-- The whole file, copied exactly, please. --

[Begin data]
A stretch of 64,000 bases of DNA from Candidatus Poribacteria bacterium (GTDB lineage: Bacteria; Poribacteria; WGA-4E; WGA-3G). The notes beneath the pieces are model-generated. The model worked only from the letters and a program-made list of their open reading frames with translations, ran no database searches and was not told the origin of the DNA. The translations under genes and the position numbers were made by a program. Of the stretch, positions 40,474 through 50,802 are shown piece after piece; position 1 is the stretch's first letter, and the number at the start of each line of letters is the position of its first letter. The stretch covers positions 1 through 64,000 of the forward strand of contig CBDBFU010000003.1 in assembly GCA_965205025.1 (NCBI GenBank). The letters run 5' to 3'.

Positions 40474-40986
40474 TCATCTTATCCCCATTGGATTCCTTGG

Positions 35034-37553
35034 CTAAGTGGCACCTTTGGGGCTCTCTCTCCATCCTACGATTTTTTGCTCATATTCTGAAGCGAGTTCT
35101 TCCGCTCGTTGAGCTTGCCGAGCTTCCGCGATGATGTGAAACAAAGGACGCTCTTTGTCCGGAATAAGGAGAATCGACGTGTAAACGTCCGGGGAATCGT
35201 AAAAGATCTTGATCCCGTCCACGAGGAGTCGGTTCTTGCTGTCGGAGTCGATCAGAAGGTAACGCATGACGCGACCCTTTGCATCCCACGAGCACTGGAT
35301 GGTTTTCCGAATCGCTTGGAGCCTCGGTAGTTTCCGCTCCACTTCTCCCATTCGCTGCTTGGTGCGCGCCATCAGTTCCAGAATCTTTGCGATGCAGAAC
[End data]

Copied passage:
A stretch of 64,000 bases of DNA from Candidatus Poribacteria bacterium (GTDB lineage: Bacteria; Poribacteria; WGA-4E; WGA-3G). The notes beneath the pieces are model-generated. The model worked only from the letters and a program-made list of their open reading frames with translations, ran no database searches and was not told the origin of the DNA. The translations under genes and the position numbers were made by a program. Of the stretch, positions 40,474 through 50,802 are shown piece after piece; position 1 is the stretch's first letter, and the number at the start of each line of letters is the position of its first letter. The stretch covers positions 1 through 64,000 of the forward strand of contig CBDBFU010000003.1 in assembly GCA_965205025.1 (NCBI GenBank). The letters run 5' to 3'.

Positions 40474-40986
40474 TCATCTTATCCCCATTGGATTCCTTGG

Positions 35034-37553
35034 CTAAGTGGCACCTTTGGGGCTCTCTCTCCATCCTACGATTTTTTGCTCATATTCTGAAGCGAGTTCT
35101 TCCGCTCGTTGAGCTTGCCGAGCTTCCGCGATGATGTGAAACAAAGGACGCTCTTTGTCCGGAATAAGGAGAATCGACGTGTAAACGTCCGGGGAATCGT
35201 AAAAGATCTTGATCCCGTCCACGAGGAGTCGGTTCTTGCTGTCGGAGTCGATCAGAAGGTAACGCATGACGCGACCCTTTGCATCCCACGAGCACTGGAT
35301 GGTTTTCCGAATCGCTTGGAGCCTCGGTAGTTTCCGCTCCACTTCTCCCATTCGCTGCTTGGTGCGCGCCATCAGTTCCAGAATCTTTGCGATGCAGAAC